Did you know that the word ‘Christian’ is used three times in the New Testament? Interesting, isn’t it? By and large, the primary label we, as followers of Jesus, use to describe our faith is only used a handful of times in the Bible. That stat is interesting in and of itself. But in light of the next little factoid, it starts to tell a bigger story.
Did you know that the word ‘disciple’ is used 268 times in the New Testament? Overwhelmingly, ‘disciple’ is the moniker used to describe what it means to be followers of Jesus.
Forgive me if this seems like I’m being pedantic about semantics – I’m really very happy with that little turn of phrase, by the way – but I can’t help but wonder if there’s something about that to be read into? I’m not the only one, and I’m not suggesting it’s my idea. John Mark Comer’s work at Bridgetown Church has helped shape my thinking on a lot this.
Neither am I so delusional to think that followers of Jesus around the world need to stop calling themselves Christians and start calling themselves disciples. But stick with me for a few minutes. I think there’s a bit of mileage here. Take the most census, for example. The question: ‘What is your religion?’ can be answered without much serious consideration, perhaps aptly summed up in the fact that 176,632 people responded with ‘Jedi Knight’. More than 33 million checked the box marked ‘Christian’, down from 37 million 10 years previous. That over 70 per cent of the population self-identified as Christian is probably more worrying than the fact that now just over 50 per cent do. It’s easy to check that box, there’s not much of a cross to pick up in doing it. I can’t help but wonder how many of those 33 million would describe themselves as disciples.
I’ve got no substantive evidence and I really don’t want to appear to be pouring shame on those who may have. I’m merely reflecting on the (probably fair) likelihood that a fair few of that number check ‘Christian’ because that’s a label they grew up with. Or they check ‘Christian’ because they know they’re certainly not ‘Muslim’. And ticking ‘no religion’ is maybe just a step to far. Is there a chance that a good chunk of those 33 million that ticked ‘Christian’ are professing a basic belief in God, maybe attend a church service now and then – take your pick of Christmas and Easter – and have some sense of morality? I suspect – and hope I’m wrong – that for many of those 33 million, Christianity is more about Jesus following you – answering your prayers, rubber-stamping your plans, etc – rather than you following Jesus (discipleship).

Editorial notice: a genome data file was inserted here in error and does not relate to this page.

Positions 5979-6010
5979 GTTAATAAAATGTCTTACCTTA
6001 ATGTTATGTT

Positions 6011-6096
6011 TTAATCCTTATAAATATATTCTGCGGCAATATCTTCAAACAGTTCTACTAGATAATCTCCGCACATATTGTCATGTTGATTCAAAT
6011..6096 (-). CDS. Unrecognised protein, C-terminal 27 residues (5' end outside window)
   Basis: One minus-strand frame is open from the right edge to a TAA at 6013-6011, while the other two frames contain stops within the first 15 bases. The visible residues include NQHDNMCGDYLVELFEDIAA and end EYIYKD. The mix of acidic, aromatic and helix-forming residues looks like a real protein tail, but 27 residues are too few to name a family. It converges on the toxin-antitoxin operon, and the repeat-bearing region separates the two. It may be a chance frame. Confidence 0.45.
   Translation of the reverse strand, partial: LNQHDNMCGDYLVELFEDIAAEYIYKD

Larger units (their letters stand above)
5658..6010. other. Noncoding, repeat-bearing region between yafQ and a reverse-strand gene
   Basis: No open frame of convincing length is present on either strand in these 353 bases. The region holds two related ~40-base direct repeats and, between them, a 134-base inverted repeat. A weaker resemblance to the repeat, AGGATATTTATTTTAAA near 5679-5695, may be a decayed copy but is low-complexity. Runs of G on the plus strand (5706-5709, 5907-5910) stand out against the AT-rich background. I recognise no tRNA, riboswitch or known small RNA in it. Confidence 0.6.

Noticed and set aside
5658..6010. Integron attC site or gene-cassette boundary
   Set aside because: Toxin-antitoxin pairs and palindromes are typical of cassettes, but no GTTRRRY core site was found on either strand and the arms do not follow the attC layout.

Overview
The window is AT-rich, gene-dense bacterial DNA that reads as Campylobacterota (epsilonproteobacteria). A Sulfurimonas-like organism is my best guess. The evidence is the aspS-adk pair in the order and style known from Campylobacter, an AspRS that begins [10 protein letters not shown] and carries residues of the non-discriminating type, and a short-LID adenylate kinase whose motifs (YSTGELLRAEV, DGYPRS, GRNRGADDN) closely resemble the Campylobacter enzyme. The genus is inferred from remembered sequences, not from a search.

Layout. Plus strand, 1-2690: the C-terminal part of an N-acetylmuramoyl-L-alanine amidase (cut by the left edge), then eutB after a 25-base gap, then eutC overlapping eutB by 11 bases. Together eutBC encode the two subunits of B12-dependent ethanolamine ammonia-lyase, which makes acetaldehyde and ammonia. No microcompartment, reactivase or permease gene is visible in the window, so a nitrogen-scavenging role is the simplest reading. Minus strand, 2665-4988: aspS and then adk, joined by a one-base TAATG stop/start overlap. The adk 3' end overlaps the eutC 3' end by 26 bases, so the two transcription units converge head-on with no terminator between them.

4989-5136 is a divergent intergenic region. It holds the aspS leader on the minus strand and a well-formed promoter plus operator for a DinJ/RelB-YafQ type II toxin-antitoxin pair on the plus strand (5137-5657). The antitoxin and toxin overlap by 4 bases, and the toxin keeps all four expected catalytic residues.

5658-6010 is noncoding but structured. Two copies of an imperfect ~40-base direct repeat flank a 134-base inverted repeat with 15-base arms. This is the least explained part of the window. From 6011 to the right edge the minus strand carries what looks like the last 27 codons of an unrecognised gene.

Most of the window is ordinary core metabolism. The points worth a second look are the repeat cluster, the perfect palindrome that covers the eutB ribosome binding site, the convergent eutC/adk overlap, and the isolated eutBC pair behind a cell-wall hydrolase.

Dallas Willard, as he so often does, said it best:
“The greatest issue facing the world today, with all its heartbreaking needs, is whether those who, by profession or culture, are identified as ‘Christians’ will become disciples – students, apprentices, practitioners – of Jesus Christ, steadily learning from him how to live the life of the Kingdom of Heavens into every corner of human existence.”
That’s an outrageous claim. But then Jesus’ call was and is more outrageous still. Jesus calls us to follow him. We are to be followers of Jesus. And not followers in a modern social media sense. Actual followers. And what did Jesus say about being his follower? Mark 8 is a good place to start, from verse 34.
“Whoever wants to be my disciple must deny themselves and take up their cross and follow me.”
Notice first that the invitation to follow Jesus is to become a disciple, not a Christian. Notice also that there are two types of people in this chapter: the disciples and the crowds. And the disciples aren’t limited to just the 12, that’s just a subgroup. Jesus had hundreds if not thousands of disciples in Galilee and across Israel. This sharp divide between the disciples and the crowds can be seen as a literary device used by Mark – and other writers – to ask which group we are in. Are we a face in the crowd? Or are you a disciple of Jesus? It’s a question that’s still as piercing two millennia later. And that’s before we even get on to the whole “denying themselves and take up their cross” part. We’ll get on to that next week.
Jesus isn’t simply after converts to Christianity, but disciples of the kingdom of God. What kind of follower are we going to be?